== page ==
Jane Fonda in Five Acts
Director Susan Lacy has the great advantage of a subject whose life has been extensively documented literally since birth.
So asks little Yang-Yang, the 8-year-old boy in "Yi Yi," a movie in which nobody knows more than half the truth, or is happy more than half the time. The movie is a portrait of three generations of a Taiwan family, affluent and successful, but haunted by lost opportunities and doubts about the purpose of life. Only rarely is a film this observant and tender about the ups and downs of daily existence; I am reminded of "Terms of Endearment." The hero of the film is NJ, an electronics executive with a wife, a mother-in-law, an adolescent daughter, an 8-year-old son and a life so busy that he is rushing through middle age without paying much attention to his happiness. He's stunned one day when he sees a woman in an elevator: "Is it really you?" It is. It is Sherry, his first love, the girl he might have married 30 years ago. Now she lives in Chicago with her husband, Rodney, an insurance executive, but she follows him fiercely to demand, "Why didn't you come that day? I waited and waited. I never got over it." Why didn't he come? Why did he marry this woman instead of that one? It is a question raised in the first scene of the movie, at another wedding, where a hysterical woman apologizes to the mother of the groom: "It should have been me marrying your son today!" Perhaps, but as a character observes near the end of the film, if he had done things differently, everything might have turned out about the same.
The family lives in a luxury high-rise. We gradually get to know its members and even the neighbors (one couple fights all the time). The mother-in-law has a stroke, goes into a coma, and the family takes turns reading and talking to her. One day NJ (Wu Nienjen) comes home to find his wife, Min-Min (Elaine Jin), weeping: "I have nothing to say to Mother. I tell her the same things every day. I have so little. How can it be so little? I live a blank. If I ended up like her one day. . . ." Yes, but one day, if we live long enough, we all do. Talking to someone in a coma, NJ observes, is like praying: You're not sure the other party can hear, and not sure you're sincere.
Little Yang-Yang (Jonathan Chang) is too young for such thoughts and adopts a more positive approach. He takes a photo of the back of his father's head, since the father can't see it and therefore has no way of being sure it is there. And he takes photos of the mosquitoes on the landing outside the apartment, sneaking out of school to collect the prints at the photo shop (his teacher ridicules them as "avant-garde art").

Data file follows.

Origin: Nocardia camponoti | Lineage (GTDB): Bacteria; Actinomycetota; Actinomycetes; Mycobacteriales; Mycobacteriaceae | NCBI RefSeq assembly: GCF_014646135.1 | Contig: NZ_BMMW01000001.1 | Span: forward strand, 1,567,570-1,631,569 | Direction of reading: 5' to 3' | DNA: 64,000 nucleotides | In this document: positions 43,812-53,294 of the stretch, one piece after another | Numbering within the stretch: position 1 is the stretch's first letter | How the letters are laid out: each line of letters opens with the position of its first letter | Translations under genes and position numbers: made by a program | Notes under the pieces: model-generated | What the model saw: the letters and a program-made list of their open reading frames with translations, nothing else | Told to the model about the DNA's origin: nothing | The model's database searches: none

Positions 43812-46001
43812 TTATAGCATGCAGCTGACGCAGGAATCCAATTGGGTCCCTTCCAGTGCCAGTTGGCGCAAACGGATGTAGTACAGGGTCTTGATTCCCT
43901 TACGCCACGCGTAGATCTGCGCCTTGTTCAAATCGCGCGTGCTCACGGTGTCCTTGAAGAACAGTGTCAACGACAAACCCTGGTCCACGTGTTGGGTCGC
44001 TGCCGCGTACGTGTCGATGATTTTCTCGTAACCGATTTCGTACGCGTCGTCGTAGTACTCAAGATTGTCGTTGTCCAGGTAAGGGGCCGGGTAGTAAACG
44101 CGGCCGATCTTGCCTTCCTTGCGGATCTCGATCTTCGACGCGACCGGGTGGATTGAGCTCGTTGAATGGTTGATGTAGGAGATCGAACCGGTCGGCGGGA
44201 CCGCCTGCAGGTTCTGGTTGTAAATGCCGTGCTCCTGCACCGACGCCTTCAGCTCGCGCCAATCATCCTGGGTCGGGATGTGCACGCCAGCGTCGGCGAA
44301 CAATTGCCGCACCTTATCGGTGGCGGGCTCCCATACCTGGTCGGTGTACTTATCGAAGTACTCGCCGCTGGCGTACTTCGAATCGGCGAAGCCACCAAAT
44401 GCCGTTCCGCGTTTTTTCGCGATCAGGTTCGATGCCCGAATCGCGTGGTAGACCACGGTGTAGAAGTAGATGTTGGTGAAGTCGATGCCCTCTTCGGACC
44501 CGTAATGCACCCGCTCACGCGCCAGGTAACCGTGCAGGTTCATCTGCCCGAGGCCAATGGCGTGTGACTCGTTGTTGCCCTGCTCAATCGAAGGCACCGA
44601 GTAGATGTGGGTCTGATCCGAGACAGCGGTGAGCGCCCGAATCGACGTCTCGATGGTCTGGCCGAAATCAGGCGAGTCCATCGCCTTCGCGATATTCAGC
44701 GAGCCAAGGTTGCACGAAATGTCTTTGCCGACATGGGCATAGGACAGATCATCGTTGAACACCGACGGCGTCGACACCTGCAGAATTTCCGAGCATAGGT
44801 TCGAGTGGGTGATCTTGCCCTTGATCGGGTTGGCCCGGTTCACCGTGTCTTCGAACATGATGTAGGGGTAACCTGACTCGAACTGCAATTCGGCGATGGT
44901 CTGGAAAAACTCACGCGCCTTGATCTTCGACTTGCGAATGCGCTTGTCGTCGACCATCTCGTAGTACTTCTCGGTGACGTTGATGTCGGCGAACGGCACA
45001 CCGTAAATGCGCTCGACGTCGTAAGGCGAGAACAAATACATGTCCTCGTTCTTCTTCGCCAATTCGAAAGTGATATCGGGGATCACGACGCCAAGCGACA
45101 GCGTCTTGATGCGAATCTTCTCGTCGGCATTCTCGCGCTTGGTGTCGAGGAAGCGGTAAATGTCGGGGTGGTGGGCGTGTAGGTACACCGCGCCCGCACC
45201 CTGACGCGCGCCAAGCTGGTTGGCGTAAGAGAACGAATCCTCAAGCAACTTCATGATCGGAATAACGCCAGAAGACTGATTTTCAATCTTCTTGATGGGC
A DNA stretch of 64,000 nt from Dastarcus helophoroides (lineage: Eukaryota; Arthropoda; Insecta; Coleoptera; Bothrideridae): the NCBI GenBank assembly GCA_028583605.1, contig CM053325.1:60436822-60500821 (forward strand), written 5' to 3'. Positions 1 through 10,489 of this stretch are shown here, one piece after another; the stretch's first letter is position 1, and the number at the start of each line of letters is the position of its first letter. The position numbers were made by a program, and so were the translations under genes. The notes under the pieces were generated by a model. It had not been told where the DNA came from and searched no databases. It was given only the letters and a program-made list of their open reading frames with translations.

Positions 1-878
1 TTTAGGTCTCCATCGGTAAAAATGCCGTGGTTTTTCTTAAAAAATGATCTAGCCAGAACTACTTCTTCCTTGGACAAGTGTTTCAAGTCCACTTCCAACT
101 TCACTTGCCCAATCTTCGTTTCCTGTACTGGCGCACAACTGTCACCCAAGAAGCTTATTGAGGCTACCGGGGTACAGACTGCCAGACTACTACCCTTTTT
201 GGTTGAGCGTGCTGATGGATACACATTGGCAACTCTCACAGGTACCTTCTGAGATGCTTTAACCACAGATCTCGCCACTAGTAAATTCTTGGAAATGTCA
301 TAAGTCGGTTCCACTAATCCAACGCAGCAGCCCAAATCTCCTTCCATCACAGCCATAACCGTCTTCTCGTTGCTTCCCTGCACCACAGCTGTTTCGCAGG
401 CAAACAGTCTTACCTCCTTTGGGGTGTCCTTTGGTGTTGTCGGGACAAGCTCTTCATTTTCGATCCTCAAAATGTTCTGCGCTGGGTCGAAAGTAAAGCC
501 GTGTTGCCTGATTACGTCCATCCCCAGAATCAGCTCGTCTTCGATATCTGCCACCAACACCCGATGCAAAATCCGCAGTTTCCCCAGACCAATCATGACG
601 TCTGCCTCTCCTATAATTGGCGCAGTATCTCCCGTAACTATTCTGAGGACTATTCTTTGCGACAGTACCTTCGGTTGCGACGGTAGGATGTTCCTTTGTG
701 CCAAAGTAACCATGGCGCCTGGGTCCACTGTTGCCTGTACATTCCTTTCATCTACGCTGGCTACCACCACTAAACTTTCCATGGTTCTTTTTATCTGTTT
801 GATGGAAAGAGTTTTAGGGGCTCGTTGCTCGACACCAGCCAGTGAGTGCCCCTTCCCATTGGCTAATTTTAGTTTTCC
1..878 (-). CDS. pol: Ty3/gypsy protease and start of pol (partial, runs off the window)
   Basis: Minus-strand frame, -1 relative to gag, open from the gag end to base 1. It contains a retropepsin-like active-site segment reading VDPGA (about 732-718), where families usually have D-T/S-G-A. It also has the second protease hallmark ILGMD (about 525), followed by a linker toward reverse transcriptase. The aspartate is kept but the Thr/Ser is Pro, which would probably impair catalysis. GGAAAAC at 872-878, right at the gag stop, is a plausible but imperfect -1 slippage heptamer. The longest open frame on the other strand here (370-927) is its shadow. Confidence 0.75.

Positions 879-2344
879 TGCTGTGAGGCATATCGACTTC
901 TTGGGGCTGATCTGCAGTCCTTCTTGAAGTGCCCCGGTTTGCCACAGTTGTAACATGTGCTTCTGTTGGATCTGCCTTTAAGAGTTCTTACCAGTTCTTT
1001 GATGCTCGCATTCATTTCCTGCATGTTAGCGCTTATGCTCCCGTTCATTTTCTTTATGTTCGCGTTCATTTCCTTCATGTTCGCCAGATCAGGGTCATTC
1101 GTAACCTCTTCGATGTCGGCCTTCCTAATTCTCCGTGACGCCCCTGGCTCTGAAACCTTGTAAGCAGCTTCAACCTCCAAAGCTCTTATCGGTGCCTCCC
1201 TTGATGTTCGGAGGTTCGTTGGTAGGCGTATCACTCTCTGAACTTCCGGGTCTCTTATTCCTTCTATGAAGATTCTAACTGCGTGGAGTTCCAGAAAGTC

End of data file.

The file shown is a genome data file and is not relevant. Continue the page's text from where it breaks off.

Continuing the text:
Meanwhile, NJ is visited by memories of Sherry. Should be have married her? One of his few confidants and friends is a Japanese businessman, Mr. Ota (Issey Ogata); it is a measure of the worlds they live in that their conversations must be conducted in English, the only language they have in common. They sing in a karaoke bar, and then Mr. Ota quiets the room by playing sad classical music on the piano. Late one night, returning to a darkened office, NJ telephones Sherry (Ke Suyun). She wonders if they should start all over with each other.
NJ's teenage daughter Ting-Ting (Kelly Lee) is also considering cheating, with Fatty (Yupang Chang), her best friend's boyfriend. They actually check into a love hotel, but "it's not right," he says. That's the thing about life: You think about transgressions, but a tidal pull pushes you back toward what you know is right.
The point of "Yi Yi" is not to force people into romantic decisions. Many mainstream American films are impatient; in them, people meet, they feel desire, they act on it. If you step back a little from a movie like "3000 Miles to Graceland," you realize it is about stupid, selfish, violent monsters; the movie likes them and thinks it is a comedy.
Our films have little time for thought, and our characters are often too superficial for their decisions to have any meaning--they're just plot points. But the people in "Yi Yi" live considered lives. They feel committed to their families. Their vague romantic yearnings are more like background noise than calls to action. There are some scenes of adultery in the movie, involving characters I have not yet mentioned, but they come across as shabby and sad.
The movie is about the currents of life. But it's not solemn in a Bergmanesque way. NJ and his family live in a riot of everyday activity; the grandmother in a coma is balanced by Yang-Yang dropping a water balloon on precisely the wrong person. Some scenes edge toward slapstick. Others show characters through the cold hard windows of modern skyscrapers, bathed in icy fluorescence, their business devoid of any juice or heart.
There was a time when a film from Taiwan would have seemed foreign and unfamiliar--when Taiwan had a completely different culture from ours. The characters in "Yi Yi" live in a world that would be much the same in Toronto, London, Bombay, Sydney; in their economic class, in their jobs, culture is established by corporations, real estate, fast food and the media, not by tradition. NJ and Yang-Yang eat at McDonald's, and other characters meet in a Taipei restaurant named New York Bagels. Maybe the movie is not simply about knowing half of the truth, but about knowing the wrong half of the truth.
"Yi Yi" was named best film of the year by the National Society of Film Critics.
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